bogart v 1. to steal or hog. ("Don't bogart my
cookies!") Origin: possibly during the 1960s as a drug reference. The band
Fraternity of Man has a song called "Don't Bogart Me." Lyrics include:
"Don't bogart that joint, my frien d, pass it over to me." It has been
theorized that the term is an allusion to Humphry Bogart, an American actor who
always had a cigarette hanging from his lips. To "bogart" a joint,
then, would be letting it hang from one's lips without passing it on.& nbsp
bogchi n 1. snack food, especially "junk" food.
("Let's get some bogchi, man.")
bogus adj 1. displeasing; UNCOOL. ("Don't talk to him, he's
bogus.") 2. counterfeit. ("That's a bogus watch.")
v 1. to have sex. ("He boinked her last week.")
bollocks 1. used to denote general sorrow, despair, or disappointment.
("Oh, bollocks!") n 1. testicles. 2. lies. ("What a load
of bollocks!") Note: all, if not most definitions are British in origin.
bolt v 1. to defecate in one's pants. 2. to leave, often quickly.
("The police are here. Let's bolt.")
bomb v 1. to fail. ("That movie bombed in the
theatres.") 2. to be disappointing. ("That party bombed.")
adj 1. very good, excellent, the best; COOL, AWESOME.
Also bomb . ("That new CD is the bomb! "That movie is
bone n 1. a dollar. ("That shirt cost me twenty bones.")
- v 2. to engage in coitus. When used as an intransitive verb (i.e.
someone got boned) the term implies that the subject was on the receiving en d.
When used as a transitive verb (i.e. someone boned someone else) the term
implies being on the giving end. In other words, men don't usually get boned.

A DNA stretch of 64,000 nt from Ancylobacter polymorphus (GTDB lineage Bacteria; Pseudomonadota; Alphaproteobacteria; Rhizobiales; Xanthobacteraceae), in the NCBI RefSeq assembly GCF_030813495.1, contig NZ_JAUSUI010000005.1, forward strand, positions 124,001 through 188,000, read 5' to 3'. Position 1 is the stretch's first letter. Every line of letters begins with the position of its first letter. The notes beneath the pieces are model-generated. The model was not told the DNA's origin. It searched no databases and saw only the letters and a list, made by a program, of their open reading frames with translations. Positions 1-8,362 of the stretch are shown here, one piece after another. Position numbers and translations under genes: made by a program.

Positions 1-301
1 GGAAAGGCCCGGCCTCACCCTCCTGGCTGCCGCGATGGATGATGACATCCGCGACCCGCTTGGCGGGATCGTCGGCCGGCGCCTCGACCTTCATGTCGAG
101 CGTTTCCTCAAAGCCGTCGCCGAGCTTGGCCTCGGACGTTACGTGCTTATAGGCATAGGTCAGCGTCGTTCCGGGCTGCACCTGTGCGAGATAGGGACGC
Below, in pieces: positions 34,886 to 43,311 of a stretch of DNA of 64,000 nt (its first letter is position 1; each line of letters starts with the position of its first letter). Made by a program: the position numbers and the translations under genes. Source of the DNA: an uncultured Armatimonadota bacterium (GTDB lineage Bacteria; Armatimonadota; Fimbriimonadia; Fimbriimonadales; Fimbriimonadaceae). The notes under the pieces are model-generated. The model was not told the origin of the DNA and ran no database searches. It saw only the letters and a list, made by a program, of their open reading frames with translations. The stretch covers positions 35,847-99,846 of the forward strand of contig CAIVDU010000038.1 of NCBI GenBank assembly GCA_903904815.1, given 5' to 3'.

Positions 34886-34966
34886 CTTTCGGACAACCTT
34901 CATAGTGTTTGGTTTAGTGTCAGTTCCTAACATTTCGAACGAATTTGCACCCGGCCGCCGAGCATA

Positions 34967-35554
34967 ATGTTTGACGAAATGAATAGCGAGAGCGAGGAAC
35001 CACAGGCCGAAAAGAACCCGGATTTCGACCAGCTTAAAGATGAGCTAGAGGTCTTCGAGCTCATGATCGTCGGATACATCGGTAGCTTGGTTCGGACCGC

("That chick got boned last night." "I boned her last
boo n 1. boyfriend or girlfriend. ("Me and my boo are going
out to watch a movie.") 2. anything, in speech. ("I didn't say boo to
boob n 1. a breast. ("She got hit in the boob.")
booby n 1. a breast. Term is considered childish. ("She got
hit in the booby.") - adj 2. promiscuous. ("That girl is so
book v 1. to leave quickly. ("When the police arrived, we
boon v 1. to drive off-road, typically in a four-wheel drive
vehicle. Etymology: from the word boondocks, meaning rural area. ("Let's go
booning in your Jeep.")
boot v 1. to vomit ("I booted last night.")
by John Hannan, Potsdam, NY, USA, 23-10-97. 2. to leave. ("I need to
boot-leg n 1. an unauthorized copy. ("I got a boot-leg tape
of the concert last night.") - v 1. to transfer unauthorized
material. ("He boot-legs music on the black market.")
adj 1. inappropriate. ("That was very bootsey of you
booty adj 1. not good, as if from one's butt. ("Man, your
lyrics are booty.")
borrow the porcelain v 1. to go to the bathroom.
bounce v 1. to leave or depart. ("This party is whack! Let's
bounce.") 2. to discard or ignore. See also bouncer. ("The
class was a bore so I bounced it." "He wouldn't leave the ladies alone
so I bounced him.")
bouncer n 1. security, generally at a club, bar, or party.
("I pushed the girl that slapped me and the bouncers threw me out.")
bousta adj 1. contraction of "about to". Also
. ("I'm bousta leave.")
box n 1. a vagina. 2. an attractive female.
boy see my boy .
boy toy n 1. a male with whom one has an intimate relationship.
Note: carries heavy sexual connotations, implies that the male is nothing more
than a toy.
bread n 1. money. ("I need to drop by the bank to get some
break camp v 1. to hurry. ("Come on, guys, break camp!")
break wind v 1. to flatulate. ("It stinks in here, somebody
is breaking wind.")
buck wild adj 1. uncontrollable, uncivilized; CRAZY. ("I'm
tired of going to parties where everybody is buck wild.")